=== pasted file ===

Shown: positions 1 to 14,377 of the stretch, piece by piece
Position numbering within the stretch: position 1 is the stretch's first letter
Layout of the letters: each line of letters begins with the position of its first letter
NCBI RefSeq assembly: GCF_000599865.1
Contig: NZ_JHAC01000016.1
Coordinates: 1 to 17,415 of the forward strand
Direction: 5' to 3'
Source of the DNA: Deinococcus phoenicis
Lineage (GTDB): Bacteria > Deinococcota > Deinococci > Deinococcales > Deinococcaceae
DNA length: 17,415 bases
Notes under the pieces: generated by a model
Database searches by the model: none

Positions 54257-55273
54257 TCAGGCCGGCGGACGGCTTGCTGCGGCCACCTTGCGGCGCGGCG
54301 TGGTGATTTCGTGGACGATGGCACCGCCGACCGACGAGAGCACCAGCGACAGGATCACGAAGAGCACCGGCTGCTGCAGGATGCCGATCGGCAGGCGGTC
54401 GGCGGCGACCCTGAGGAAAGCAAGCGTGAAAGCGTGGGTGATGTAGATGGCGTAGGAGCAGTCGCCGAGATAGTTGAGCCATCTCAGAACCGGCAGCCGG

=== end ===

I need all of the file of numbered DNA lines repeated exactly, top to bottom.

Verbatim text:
Shown: positions 1 to 14,377 of the stretch, piece by piece
Position numbering within the stretch: position 1 is the stretch's first letter
Layout of the letters: each line of letters begins with the position of its first letter
NCBI RefSeq assembly: GCF_000599865.1
Contig: NZ_JHAC01000016.1
Coordinates: 1 to 17,415 of the forward strand
Direction: 5' to 3'
Source of the DNA: Deinococcus phoenicis
Lineage (GTDB): Bacteria > Deinococcota > Deinococci > Deinococcales > Deinococcaceae
DNA length: 17,415 bases
Notes under the pieces: generated by a model
Database searches by the model: none

Positions 54257-55273
54257 TCAGGCCGGCGGACGGCTTGCTGCGGCCACCTTGCGGCGCGGCG
54301 TGGTGATTTCGTGGACGATGGCACCGCCGACCGACGAGAGCACCAGCGACAGGATCACGAAGAGCACCGGCTGCTGCAGGATGCCGATCGGCAGGCGGTC
54401 GGCGGCGACCCTGAGGAAAGCAAGCGTGAAAGCGTGGGTGATGTAGATGGCGTAGGAGCAGTCGCCGAGATAGTTGAGCCATCTCAGAACCGGCAGCCGG